There was Joe Nawn, living out a fantasy, taking a nighttime hobby sweetly into prime time, chatting with some of the top pro bowlers in the world, rolling practice shots with them and, pinch him if he's dreaming, playing in a major tournament with them.

One moment, longtime PBA star Walter Ray Williams was telling him how nice it was to meet him and inviting him to join in some practice frames. The next, it seemed, Nawn was bowling games with Brian Kretzer and two other pros, while Hall of Famer Johnny Petraglia competed on the lane to his right.

Nawn, an assistant bowling coach and assistant principal at St. Joseph's Prep, ended up completing 15 games as an amateur in last year's USBC Masters on the PBA Tour.

Minutes later, his cellphone rang.

His wife, Mary, had waited till he was finished to call. Their son Joseph, then 15 and struggling with a central-nervous-system disorder, had lost the ability to walk and was taken to Children's Hospital of Philadelphia. Just like that, the euphoria faded.

His second of five children doing better, Joe Nawn struggled recently over whether to return to the tournament in North Brunswick, N.J., and make the financial commitment that the Masters requires.

Then Joseph became a factor again.

"Joseph - bless his heart, he has the strength of 10 people - said, 'Dad, last year I was in the hospital and couldn't see this. I want to see this. You've got to go,' " Nawn recalled.

So, Nawn will go. He will take a vacation from St. Joseph's Prep next week to fulfill a dream for the second time. He will be among 148 amateurs, he said, in a field that includes 320 pros.

"Part of the reason I'm going," Nawn said, "is I want to bowl for him. I would love for my son to see me, and I'd love to do well for him. He is really proud of his dad, and it's very humbling."

The USBC Masters is an open tournament and one of the PBA's annual majors. Nawn, a 46-year-old lefthander, and any other amateurs may compete in an open PBA tournament if they have averaged at least 210 in league play over the last two years.

Nawn is averaging 228 this year, and he has thrown 20 perfect games in his career, all since 1998.

His average would place him seventh on the PBA Tour this year. But there's a huge difference between 228 in regular league play and 228 on the tour, because of the circuit's different oil patterns and immense pressure.

"What I tell people is if you take your average in league and subtract 30 pins, that'll tell you where you're at. It's that difficult," he said of the tour.

The tournament will begin Sunday with five games of unofficial practice. Monday, there will be five games of official practice. Nawn will bowl five qualification games each of the next three days before the field is cut to 64.

Nawn, who lives in Upper Darby and considers Facenda-Whitaker Lanes in East Norriton his bowling home, praised the support he has received and said he will have two people in the stands cheering for him each day in North Brunswick.

One of them, one day, will be his son Joseph.

"It's going to be awesome, really," Joseph Nawn said. "I like watching him bowl, because he's really good sometimes."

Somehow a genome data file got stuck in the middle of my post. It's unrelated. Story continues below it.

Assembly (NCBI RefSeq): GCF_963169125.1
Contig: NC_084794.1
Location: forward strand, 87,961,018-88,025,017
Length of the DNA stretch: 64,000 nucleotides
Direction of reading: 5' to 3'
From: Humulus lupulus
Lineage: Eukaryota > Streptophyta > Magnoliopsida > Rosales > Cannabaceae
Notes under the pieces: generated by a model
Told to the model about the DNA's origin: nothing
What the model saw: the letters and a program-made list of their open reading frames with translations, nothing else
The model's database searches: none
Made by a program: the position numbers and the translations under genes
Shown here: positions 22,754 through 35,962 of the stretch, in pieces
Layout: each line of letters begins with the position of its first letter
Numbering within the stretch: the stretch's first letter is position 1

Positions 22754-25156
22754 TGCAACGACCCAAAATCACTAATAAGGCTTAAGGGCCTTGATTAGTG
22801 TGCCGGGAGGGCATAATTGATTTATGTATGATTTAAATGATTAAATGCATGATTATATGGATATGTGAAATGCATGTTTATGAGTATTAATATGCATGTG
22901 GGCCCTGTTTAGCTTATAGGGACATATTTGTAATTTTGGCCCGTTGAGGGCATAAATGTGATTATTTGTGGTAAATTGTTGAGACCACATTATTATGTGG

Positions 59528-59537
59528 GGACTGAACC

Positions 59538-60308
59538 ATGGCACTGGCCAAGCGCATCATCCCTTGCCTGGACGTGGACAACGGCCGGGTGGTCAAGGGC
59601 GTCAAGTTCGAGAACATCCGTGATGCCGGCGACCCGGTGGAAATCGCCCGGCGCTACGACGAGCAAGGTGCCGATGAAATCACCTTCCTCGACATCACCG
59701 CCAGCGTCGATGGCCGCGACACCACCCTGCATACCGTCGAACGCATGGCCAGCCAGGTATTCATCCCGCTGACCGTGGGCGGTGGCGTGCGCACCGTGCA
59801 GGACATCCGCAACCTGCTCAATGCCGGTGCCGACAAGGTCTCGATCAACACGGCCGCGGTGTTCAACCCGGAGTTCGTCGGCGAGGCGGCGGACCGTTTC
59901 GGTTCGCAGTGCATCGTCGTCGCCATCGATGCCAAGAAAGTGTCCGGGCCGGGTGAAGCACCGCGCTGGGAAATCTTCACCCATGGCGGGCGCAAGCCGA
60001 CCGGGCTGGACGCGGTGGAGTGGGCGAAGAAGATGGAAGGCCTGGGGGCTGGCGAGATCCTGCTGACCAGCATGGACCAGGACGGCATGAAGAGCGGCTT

Joseph Nawn, on medical leave from St. Joseph's Prep, suffers not only from the central-nervous-system disorder but also from autoimmune hepatitis, a disease in which the body's immune system attacks the liver. He takes medications for both conditions.

"He is in pain most days," Joe Nawn said. "Never complains. Never complains."

The USBC Masters is a costly venture for Nawn. There's a $500 entry fee, he said, and he has spent about $750 on equipment. "And then hotel, gas, food, it's about a $1,500 weekend," Nawn added. Cash prizes, he said, will be awarded to the top 100 finishers.

Nawn placed 250th out of 468 last year, averaging 195 for his 15 games. He wants to average 210 this time.

"I'd love to make the cut. I really would," he said, "but I've got some more work to do for that."

Nawn has certainly put in the work since he was cut from the Monsignor Bonner team in his first three years there. He tried a fourth time, but the coach didn't accept senior walk-ons.

He had started bowling when he was around 5 with his grandmother Jeanette Locilento. He said he and Locilento, who died 18 years ago, were "inseparable."

"I would always say, 'Wouldn't it be great someday if I could ever bowl on tour?' " Nawn recalled. "Now, grandmothers being grandmothers, she said, 'Of course, Joey.' "

Nawn didn't start with competitive leagues until he was 20. He has averaged in the 220s regularly for about a decade, he said, with a highest season average of 236.

These days, Nawn bowls in three leagues, two at Wynnewood Lanes and one at Facenda-Whitaker, and estimates he averages about 12 games a week. To get ready for the big time, he has ratcheted that up, rolling 30-35 per week.

And to help him, a few days ago, the owner of Facenda-Whitaker prepared two lanes in an oil pattern similar to what Nawn will face in North Brunswick.

The rest will be up to Nawn, on one of bowling's biggest stages.

He'll have his grandmother's old pink towel in one of his bowling bags.

He'll have his son Joseph in the stands one day.

He'll have pros to his left and pros to his right.

It'll be a dream come true, once more.

"Imagine, for a week, you get to honestly pull on an Eagles jersey and be a Philadelphia Eagle," Nawn said. "You wouldn't trade that for gold.

"In [a few] days, I get to pull on a jersey and bowl with the pros."